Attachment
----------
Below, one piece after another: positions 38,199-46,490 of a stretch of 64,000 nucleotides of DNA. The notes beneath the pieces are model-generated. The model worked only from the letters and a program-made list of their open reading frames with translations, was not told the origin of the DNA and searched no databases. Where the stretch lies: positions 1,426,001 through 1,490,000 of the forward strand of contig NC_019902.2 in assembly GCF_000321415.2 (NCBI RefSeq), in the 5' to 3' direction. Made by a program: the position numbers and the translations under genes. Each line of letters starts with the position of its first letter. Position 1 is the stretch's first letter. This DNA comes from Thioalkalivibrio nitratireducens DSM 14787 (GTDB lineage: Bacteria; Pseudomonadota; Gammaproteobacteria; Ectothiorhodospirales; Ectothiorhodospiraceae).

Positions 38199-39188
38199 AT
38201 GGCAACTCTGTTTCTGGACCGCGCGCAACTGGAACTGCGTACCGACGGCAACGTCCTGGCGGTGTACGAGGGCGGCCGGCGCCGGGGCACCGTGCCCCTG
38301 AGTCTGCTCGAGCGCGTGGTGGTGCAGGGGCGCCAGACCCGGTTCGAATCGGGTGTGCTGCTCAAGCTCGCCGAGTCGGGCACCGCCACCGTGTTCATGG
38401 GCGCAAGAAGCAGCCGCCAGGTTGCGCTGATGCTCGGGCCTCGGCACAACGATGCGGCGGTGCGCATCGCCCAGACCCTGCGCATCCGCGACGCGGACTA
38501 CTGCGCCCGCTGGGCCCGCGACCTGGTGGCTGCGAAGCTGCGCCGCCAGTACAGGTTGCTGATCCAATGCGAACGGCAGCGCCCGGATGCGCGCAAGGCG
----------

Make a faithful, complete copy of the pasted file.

Below, one piece after another: positions 38,199-46,490 of a stretch of 64,000 nucleotides of DNA. The notes beneath the pieces are model-generated. The model worked only from the letters and a program-made list of their open reading frames with translations, was not told the origin of the DNA and searched no databases. Where the stretch lies: positions 1,426,001 through 1,490,000 of the forward strand of contig NC_019902.2 in assembly GCF_000321415.2 (NCBI RefSeq), in the 5' to 3' direction. Made by a program: the position numbers and the translations under genes. Each line of letters starts with the position of its first letter. Position 1 is the stretch's first letter. This DNA comes from Thioalkalivibrio nitratireducens DSM 14787 (GTDB lineage: Bacteria; Pseudomonadota; Gammaproteobacteria; Ectothiorhodospirales; Ectothiorhodospiraceae).

Positions 38199-39188
38199 AT
38201 GGCAACTCTGTTTCTGGACCGCGCGCAACTGGAACTGCGTACCGACGGCAACGTCCTGGCGGTGTACGAGGGCGGCCGGCGCCGGGGCACCGTGCCCCTG
38301 AGTCTGCTCGAGCGCGTGGTGGTGCAGGGGCGCCAGACCCGGTTCGAATCGGGTGTGCTGCTCAAGCTCGCCGAGTCGGGCACCGCCACCGTGTTCATGG
38401 GCGCAAGAAGCAGCCGCCAGGTTGCGCTGATGCTCGGGCCTCGGCACAACGATGCGGCGGTGCGCATCGCCCAGACCCTGCGCATCCGCGACGCGGACTA
38501 CTGCGCCCGCTGGGCCCGCGACCTGGTGGCTGCGAAGCTGCGCCGCCAGTACAGGTTGCTGATCCAATGCGAACGGCAGCGCCCGGATGCGCGCAAGGCG